Another way you might receive a free college education is through your employer. Often given in the form of an employee reimbursement, there are plenty of employers that can help curb the cost of higher education.



7. Be in demand
Another great way to find out how to go to college for free is to determine if your field of study is “high-needs.” Will your studies result in a career that’s high in demand? Ask yourself this before you even enroll if you’re trying to cut the cost of college.

Generally, schools will offer incentives to anyone focusing their studies on math, science, nursing, teaching, and social work. There are also additional opportunities available through organizations like Teach for America, the Nurse Corps Loan Repayment Program and the National Institutes of Health.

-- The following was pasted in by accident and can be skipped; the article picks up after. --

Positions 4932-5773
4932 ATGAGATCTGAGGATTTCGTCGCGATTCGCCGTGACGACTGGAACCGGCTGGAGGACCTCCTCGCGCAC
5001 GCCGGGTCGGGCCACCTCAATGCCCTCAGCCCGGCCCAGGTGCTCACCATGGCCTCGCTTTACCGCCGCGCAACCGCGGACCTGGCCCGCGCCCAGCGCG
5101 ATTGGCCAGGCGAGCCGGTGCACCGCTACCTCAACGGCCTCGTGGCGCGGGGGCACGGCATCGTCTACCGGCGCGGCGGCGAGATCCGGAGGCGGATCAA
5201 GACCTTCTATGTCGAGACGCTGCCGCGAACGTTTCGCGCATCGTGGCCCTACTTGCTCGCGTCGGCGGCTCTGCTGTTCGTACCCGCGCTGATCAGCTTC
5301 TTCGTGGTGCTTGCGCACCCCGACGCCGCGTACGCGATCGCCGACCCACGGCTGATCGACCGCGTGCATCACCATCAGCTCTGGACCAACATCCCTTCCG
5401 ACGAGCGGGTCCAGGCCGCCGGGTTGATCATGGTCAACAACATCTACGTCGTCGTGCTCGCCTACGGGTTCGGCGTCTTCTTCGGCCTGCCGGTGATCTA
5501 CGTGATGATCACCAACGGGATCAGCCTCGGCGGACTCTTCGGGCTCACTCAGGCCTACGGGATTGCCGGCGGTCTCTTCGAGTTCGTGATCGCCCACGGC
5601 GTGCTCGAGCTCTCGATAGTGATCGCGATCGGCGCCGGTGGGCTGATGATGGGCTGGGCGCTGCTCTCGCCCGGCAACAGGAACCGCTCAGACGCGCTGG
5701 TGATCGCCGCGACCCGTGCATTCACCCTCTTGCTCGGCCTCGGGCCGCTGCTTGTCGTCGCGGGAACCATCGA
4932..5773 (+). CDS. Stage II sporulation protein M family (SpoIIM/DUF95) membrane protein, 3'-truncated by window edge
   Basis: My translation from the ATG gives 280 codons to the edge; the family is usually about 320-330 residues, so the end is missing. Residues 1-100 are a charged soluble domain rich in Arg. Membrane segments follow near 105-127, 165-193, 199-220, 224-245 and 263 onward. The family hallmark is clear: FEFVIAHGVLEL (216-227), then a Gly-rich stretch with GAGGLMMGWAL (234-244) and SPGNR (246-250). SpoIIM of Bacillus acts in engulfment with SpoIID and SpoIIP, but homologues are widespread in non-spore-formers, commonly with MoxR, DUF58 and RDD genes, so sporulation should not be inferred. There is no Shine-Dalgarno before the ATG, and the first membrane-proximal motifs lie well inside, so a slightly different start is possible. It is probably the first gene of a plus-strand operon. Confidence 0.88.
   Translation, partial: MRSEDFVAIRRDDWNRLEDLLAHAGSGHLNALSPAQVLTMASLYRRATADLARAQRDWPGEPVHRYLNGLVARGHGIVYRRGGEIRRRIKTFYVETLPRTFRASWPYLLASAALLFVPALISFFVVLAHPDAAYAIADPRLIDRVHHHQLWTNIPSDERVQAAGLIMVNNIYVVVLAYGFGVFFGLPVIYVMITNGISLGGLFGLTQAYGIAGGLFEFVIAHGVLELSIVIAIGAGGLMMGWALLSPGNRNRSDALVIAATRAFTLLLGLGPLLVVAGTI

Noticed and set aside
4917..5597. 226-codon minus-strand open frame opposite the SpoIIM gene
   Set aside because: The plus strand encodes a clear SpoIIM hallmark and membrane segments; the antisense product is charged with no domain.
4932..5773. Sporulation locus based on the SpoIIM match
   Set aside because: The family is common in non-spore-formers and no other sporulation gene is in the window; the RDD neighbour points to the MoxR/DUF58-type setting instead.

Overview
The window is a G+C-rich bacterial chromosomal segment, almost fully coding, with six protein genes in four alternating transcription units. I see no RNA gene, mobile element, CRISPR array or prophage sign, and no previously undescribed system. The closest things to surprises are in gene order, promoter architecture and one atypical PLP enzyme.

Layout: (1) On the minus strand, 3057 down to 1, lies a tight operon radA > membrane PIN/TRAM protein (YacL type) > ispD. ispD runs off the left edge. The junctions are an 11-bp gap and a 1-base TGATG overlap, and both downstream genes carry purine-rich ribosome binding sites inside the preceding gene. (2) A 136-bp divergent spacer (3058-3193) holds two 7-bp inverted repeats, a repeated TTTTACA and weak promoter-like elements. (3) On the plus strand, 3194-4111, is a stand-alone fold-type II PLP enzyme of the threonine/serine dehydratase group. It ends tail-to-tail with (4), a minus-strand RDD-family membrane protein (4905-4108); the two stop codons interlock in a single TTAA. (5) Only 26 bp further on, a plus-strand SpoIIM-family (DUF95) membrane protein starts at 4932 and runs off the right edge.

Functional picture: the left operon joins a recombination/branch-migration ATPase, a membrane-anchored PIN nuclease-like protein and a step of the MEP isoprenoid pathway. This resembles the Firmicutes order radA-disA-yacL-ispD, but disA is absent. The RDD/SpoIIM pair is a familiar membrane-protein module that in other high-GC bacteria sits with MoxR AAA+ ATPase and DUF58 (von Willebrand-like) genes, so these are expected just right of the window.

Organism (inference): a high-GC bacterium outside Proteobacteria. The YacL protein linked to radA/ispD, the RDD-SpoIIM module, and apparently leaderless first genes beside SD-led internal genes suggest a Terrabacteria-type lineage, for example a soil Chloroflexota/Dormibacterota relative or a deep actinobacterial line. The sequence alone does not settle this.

The nursing program at the University of Portland in Oregon has offered scholarships covering approximately 80% of the final 2 years of undergraduate study, if students sign a 3-year employment contract with the local health system, Fabriquer says. “There are similar programs in (high-needs) fields across the country,” he adds.

8. Choose a school that pays you
Last on our list of ways on how to get free tuition, and probably the riskiest. There are, indeed, schools that will pay you to focus your studies in a single subject (which they dictate). Schools such as the Webb Institute and the Curtis Institute of Music offer a select range of academic programs and pick up the tuition cost for every student. Just think long and hard about your decision before you commit to this course.